*Lunatic*, n.
One whose delusions are out of fashion.
by DoDo on Tue Jul 14th, 2009 at 07:30:38 AM EST
[ Parent ]
Yep, I know, but they often chop letters anyway if they do want to publish.

I'm getting fed up with the Greenes of this world getting all the space.  Maybe we should publish an OPEN Letter from the peoples of the EU as represented on the EUROPEAN TRIBUNE

notes from no w here

by Frank Schnittger (mail Frankschnittger at hot male dotty communists) on Tue Jul 14th, 2009 at 07:42:44 AM EST
[ Parent ]
Now there's an idea.

"Life shrinks or expands in proportion to one's courage." - Ana´s Nin
by Crazy Horse on Tue Jul 14th, 2009 at 12:27:37 PM EST
[ Parent ]
Yes vote on Lisbon could open door for abortion

Oh, nooooooes, not that! That's as bad as condoms! That's a terrible threat if I ever heard one.  :D

our right to decide on abortion....
impose abortion on the Irish people.

'STFU, Greene.  I can smell the misoginy from here and the feudal/papal 'we' is awe inspiring, but with all your self-contradictions, you would drown yourself in a plate of water if you're not careful.'

Speaking of the price of beans:  Who's going to 'impose abortion' on the male half of Ireland?  Where in the EU are abortions legally 'imposed'?  

The male Greenes of this world will have the right to decide on abortion the day they get pregnant!  Full Stop.  They are perfectly free to wear a male chastity belt to protect their sacred sperm if they wish, just like the Spanish bishops group, et al.  


Our knowledge has surpassed our wisdom. -Charu Saxena.

by metavision on Thu Jul 16th, 2009 at 12:18:02 PM EST
Madam, – Andrea Pappin (July 16th) shows remarkably poor timing in making the claim that the EU is disinterested in Ireland’s abortion laws.

Just last week a Swedish MP, Birgitta Ohlsson, launched a EU-wide campaign to use the Lisbon Treaty in an attempt to get the EU Commission to pressurise Ireland to introduce abortion. This blatantly undemocratic move comes in the wake of the Catania, Sandbaek, and Von Lancker reports passed by the EU parliament, which not only funded abortion but sought to establish it as an enforceable human right. In the parliament debates on these resolutions, Ireland was sharply criticised by MEPs for outlawing abortion.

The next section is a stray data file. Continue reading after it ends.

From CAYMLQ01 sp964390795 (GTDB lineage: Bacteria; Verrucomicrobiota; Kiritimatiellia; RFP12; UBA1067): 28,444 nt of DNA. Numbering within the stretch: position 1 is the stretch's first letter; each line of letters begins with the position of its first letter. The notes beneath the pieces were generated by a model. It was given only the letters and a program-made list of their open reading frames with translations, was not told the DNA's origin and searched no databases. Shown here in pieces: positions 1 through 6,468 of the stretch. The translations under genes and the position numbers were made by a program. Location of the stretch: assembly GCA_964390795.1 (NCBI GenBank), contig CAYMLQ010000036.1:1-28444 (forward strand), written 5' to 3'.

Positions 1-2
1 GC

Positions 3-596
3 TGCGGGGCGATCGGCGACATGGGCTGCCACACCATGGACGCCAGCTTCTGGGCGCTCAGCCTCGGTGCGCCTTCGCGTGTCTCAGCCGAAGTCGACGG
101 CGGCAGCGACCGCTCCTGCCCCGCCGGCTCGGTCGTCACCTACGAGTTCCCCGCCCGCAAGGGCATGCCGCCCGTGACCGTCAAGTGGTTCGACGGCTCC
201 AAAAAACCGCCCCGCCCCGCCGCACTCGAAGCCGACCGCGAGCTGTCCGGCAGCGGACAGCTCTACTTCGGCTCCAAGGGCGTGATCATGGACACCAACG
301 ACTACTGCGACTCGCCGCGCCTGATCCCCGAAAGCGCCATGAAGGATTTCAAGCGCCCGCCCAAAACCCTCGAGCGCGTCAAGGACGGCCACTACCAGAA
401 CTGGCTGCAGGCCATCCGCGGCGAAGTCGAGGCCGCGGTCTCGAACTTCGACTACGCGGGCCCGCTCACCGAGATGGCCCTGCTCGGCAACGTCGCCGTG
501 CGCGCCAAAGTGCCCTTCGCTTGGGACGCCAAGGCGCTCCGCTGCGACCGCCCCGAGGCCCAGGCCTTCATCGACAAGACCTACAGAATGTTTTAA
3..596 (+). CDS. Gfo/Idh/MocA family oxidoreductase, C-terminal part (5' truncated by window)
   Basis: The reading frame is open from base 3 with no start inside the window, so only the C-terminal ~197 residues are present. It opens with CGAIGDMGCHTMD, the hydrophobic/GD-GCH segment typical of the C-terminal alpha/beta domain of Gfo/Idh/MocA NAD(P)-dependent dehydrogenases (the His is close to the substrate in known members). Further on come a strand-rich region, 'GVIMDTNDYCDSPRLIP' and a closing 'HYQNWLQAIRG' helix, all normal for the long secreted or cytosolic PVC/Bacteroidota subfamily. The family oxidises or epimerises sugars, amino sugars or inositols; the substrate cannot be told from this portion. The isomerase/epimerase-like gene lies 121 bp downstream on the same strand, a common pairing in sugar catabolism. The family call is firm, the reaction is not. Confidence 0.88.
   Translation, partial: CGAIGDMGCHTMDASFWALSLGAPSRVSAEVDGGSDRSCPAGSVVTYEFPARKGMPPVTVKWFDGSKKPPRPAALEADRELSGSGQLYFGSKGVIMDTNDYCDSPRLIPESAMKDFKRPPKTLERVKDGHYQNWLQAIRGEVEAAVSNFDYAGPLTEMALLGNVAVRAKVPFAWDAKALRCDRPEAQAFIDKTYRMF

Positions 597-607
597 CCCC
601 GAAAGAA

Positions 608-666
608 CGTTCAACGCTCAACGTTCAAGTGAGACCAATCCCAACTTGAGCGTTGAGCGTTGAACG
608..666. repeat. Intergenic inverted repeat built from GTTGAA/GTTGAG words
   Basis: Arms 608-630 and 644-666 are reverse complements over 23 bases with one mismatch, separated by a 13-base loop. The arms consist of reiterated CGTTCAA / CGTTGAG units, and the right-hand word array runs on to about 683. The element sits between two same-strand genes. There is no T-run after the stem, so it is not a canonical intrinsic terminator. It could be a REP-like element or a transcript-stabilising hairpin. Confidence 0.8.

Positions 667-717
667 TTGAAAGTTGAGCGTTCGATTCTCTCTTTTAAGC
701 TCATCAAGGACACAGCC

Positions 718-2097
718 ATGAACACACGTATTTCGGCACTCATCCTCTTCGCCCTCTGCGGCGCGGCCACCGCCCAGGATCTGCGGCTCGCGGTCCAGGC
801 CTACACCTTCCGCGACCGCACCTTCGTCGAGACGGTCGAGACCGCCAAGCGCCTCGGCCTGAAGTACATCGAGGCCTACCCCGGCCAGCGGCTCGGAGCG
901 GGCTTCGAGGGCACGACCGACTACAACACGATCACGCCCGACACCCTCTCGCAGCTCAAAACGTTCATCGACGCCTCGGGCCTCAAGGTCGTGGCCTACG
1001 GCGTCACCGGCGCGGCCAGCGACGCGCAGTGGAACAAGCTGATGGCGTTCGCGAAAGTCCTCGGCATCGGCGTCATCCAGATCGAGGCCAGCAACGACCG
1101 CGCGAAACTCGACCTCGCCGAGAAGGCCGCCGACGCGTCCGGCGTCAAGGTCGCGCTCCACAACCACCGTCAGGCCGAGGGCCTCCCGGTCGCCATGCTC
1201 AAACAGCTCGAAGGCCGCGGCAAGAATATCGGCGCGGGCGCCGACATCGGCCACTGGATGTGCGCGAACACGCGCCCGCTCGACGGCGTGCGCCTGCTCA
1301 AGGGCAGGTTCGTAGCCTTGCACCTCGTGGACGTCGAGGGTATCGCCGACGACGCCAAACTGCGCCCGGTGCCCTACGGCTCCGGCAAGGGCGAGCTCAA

Clearly, there is a considerable and vocal cohort in other EU member-states who are far from being disinterested in our laws – and in our right to decide on important social issues.

Cóir’s position is that such parties – or any citizen of any EU state – will be free to use the Charter of Rights which would be made binding by the Lisbon Treaty to challenge Ireland’s pro-life laws in the European Court of Justice. Since the court has never had this legally-binding Charter before, they have simply not had the right to decide our social laws. All that will change utterly if we pass the Lisbon Treaty.

Those are the facts that Cóir will be explaining to as many voters as possible before October 2nd. We will also explain to them something Niall Blaney ( July 16th) does not seem to understand. Any protocol on abortion is legally binding but may be challenged successfully in the future in the EU courts using the Charter of Rights attached to the Lisbon Treaty.

Until such a time as this proposed protocol is ratified however, the so-called guarantees on Lisbon are not legally binding in EU law and, as such, are little more than political promises. – Yours, etc,

RICHARD GREENE,

Cóir,

Capel Street,

Dublin 1.

Madam, – Contrary to what many of your letter writers would like to believe there is indeed a threat to Irish abortion laws from the Lisbon treaty.

The threat is that the EU is pushing to have abortion declared a universal human right (most recently at the UN Geneva meeting this week).

If abortion is upheld as a universal human right under the EU fundamental Charter of Human Rights, which will be legally binding if Lisbon is passed, then Ireland’s laws against abortion will fall.

No EU state will be allowed to deny a European citizen a so-called “universal human right” as determined by the European court of Justice regardless of local law. As for the legal guarantees made by politicians they can and will be overturned by a court of law if they are found to be in breach of the fundamental charter much the same way as Irish laws may be legally binding until found to be repugnant to our constitution. – Yours, etc,

JOHN LACKEN,



notes from no w here
by Frank Schnittger (mail Frankschnittger at hot male dotty communists) on Sat Jul 18th, 2009 at 11:29:39 AM EST
Apologies that I haven't been following up on active controversy on this issue.  My Broadband has been down for almost a week with no sign of returning...!!!

Lots of good stories I should be blogging:  See

fake Bring back Ganley popular petition website

drastic Friedmandite public servive cuts

notes from no w here

by Frank Schnittger (mail Frankschnittger at hot male dotty communists) on Sat Jul 18th, 2009 at 01:21:00 PM EST